MDT Spinal Cord Stimulator
bberta

Spearfish, SD

#161 Feb 29, 2012
I had my stimulator (med) put in in 2006, have had problems with it turning on by itself, then had to have remote to turn it off. Mine was a canister installed in my neck, then wires ran down my spine to the pack on my right side. Had it taken out two years later because of problems, they took out the battery and coiled up the wires and left them in the site. A neuro surgeon took all the rest out because the leads moved over my right shoulder, I have a great deal of pain from this.
Nadja Cruz

Cape Coral, FL

#162 Mar 1, 2012
bberta wrote:
Has anyone tried legal action to get compensation for failed systems ?????
Yes Lopez & Lopez was doing a lawsuit but the time frame was over a year so they would not take my case.
erma

Fairhope, AL

#163 Mar 3, 2012
Nadja Cruz wrote:
<quoted text>
Yes Lopez & Lopez was doing a lawsuit but the time frame was over a year so they would
not take my case.
Do Lopez and Lopez still handle the stimulators caes? Where are they located? Please send address and phone number of the firm to [email protected] My situation is less than six months. I have tried to find an attorney or attornies, and no one wants to take my case. They all say it is too expensive for their firm.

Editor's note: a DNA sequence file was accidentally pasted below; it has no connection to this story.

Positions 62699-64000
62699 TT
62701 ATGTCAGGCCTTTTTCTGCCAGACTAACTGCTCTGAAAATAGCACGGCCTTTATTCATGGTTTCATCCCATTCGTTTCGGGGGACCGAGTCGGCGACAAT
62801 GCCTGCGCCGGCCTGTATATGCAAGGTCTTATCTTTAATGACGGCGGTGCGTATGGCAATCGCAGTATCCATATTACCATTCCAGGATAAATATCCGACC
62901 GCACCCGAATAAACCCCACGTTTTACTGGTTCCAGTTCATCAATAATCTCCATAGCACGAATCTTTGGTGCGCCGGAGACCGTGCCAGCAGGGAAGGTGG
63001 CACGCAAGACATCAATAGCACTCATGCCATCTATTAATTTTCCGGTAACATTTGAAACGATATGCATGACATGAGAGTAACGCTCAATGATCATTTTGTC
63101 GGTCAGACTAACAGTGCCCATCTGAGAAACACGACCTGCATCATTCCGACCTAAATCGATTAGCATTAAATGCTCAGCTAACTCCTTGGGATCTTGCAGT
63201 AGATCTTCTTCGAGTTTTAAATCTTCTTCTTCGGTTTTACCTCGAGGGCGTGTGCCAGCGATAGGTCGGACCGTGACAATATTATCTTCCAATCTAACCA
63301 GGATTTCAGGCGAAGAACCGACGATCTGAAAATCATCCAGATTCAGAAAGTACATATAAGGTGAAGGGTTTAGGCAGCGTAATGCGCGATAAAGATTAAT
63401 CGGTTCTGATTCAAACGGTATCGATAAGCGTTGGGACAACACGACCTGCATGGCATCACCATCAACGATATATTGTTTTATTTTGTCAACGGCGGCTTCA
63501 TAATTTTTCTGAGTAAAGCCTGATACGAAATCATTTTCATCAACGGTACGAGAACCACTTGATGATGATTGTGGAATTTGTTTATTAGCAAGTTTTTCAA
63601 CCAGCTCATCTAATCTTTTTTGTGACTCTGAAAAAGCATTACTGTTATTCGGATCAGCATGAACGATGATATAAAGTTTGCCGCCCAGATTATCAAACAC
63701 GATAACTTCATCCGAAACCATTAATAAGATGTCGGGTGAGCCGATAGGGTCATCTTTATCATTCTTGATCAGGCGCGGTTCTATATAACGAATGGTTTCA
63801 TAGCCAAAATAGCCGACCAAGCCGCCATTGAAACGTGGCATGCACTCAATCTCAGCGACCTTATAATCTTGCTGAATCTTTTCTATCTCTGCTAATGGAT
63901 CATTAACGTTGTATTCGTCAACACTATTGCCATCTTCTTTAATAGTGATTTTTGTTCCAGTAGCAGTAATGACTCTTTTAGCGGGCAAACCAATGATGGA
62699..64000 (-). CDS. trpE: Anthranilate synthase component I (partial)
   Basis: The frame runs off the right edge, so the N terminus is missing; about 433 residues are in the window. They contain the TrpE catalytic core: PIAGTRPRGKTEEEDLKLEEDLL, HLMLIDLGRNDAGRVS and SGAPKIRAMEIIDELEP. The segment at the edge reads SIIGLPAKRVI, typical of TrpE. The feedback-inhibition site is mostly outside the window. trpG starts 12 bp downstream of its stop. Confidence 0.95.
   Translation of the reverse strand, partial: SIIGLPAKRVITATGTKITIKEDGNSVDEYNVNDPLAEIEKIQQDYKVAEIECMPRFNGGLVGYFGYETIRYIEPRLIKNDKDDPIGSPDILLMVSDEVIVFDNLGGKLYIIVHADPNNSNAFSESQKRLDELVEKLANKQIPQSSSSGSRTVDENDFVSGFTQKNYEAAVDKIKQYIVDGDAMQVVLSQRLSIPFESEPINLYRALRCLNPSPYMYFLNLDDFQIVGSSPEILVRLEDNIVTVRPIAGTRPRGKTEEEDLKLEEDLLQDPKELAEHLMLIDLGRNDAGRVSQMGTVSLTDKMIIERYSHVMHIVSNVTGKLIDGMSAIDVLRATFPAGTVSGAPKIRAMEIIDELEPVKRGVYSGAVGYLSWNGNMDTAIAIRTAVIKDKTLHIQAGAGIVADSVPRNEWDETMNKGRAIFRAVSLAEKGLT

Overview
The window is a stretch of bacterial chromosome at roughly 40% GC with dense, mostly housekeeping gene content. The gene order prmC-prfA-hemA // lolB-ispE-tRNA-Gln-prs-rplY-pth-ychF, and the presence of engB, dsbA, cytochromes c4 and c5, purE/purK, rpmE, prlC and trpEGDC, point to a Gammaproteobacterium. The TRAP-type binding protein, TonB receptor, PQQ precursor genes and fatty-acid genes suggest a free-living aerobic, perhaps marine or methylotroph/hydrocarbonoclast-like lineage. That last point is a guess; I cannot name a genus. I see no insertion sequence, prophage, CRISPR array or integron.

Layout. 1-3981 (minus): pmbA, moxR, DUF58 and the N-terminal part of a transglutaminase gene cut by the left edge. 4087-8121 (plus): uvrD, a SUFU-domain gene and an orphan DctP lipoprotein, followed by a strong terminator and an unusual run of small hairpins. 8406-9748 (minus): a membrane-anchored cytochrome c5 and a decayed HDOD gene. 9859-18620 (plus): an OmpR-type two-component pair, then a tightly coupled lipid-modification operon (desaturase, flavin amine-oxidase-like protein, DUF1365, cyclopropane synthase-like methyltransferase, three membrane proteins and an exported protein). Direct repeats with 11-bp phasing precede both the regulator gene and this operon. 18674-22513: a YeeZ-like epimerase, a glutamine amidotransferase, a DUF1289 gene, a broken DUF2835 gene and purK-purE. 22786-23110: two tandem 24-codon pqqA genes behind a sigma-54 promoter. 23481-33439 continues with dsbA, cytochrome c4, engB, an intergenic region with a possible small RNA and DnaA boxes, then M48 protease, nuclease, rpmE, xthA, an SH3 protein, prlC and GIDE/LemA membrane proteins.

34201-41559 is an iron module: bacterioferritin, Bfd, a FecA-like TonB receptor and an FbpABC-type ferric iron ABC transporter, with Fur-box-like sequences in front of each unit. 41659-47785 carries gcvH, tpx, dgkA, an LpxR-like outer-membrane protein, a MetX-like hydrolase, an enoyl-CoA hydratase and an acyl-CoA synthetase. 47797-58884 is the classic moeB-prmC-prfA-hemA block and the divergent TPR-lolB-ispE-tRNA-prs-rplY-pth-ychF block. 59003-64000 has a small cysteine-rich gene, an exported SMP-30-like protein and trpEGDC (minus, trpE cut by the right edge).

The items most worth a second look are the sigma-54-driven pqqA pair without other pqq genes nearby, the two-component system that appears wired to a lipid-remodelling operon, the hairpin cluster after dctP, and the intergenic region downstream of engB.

erma

Fairhope, AL

#164 Mar 3, 2012
If anyone knows a law firm that will take a case less than six months old about these stimulators, please send info. I almost died from a heart attack because of mine before it was removed.
bberta

Spearfish, SD

#165 Mar 6, 2012
[email protected] em
Jay, You say you have sued. What was the outcome and who did you use. I just had my 7427 model removed becaused the leads came loose and moved to my right shoulder, and they had to dig the screws out. I've had alot of problems with mine since 2007.
Husband of RSD Wife

Indianapolis, IN

#166 Mar 10, 2012
The Medtronics unit is a piece of junk. The support from the techs is nothing but a smoke screen and lies. I know from just reading this form that they know what is going on with my wife telling them that it is shocking her but they act like this is not possible. I think she is just going to have it removed. I here some of you say that the leads can not be removed safely. Is this true or is it just in some cases? Just like all the doctors telling us that RSD can not spread from one area to the next.
She has been scheduled to go to the pain clinic in Cleveland Ohio. Has anyone been there? Is it worth going to?
I have heard you can not sue Medtronics and that it might be hard to get the DR. but this is a workman's comp case and I am going after the Insurance Company for delay of process which caused bodily harm to many people.
marie

Halifax, UK

#167 Mar 23, 2012
Pleased in Las Vegas wrote:
My trial unit is bing removed today.It is my fist week without any pain at all. Mine is the St Jude
unit and it worked perfectly. If I receive at least 50% less pan with the regular implant I wil be quite pleased. The trial has bee a blessing to be pain free.
ive had a st jude one twice now and im having this one removed on the 18th april cant take no more from this recently poorly placed one this time round dont know what im going to do now
Nexx

United States

#168 Mar 29, 2012
Pleased in Las Vegas wrote:
My trial unit is bing removed today.It is my fist week without any pain at all. Mine is the St Jude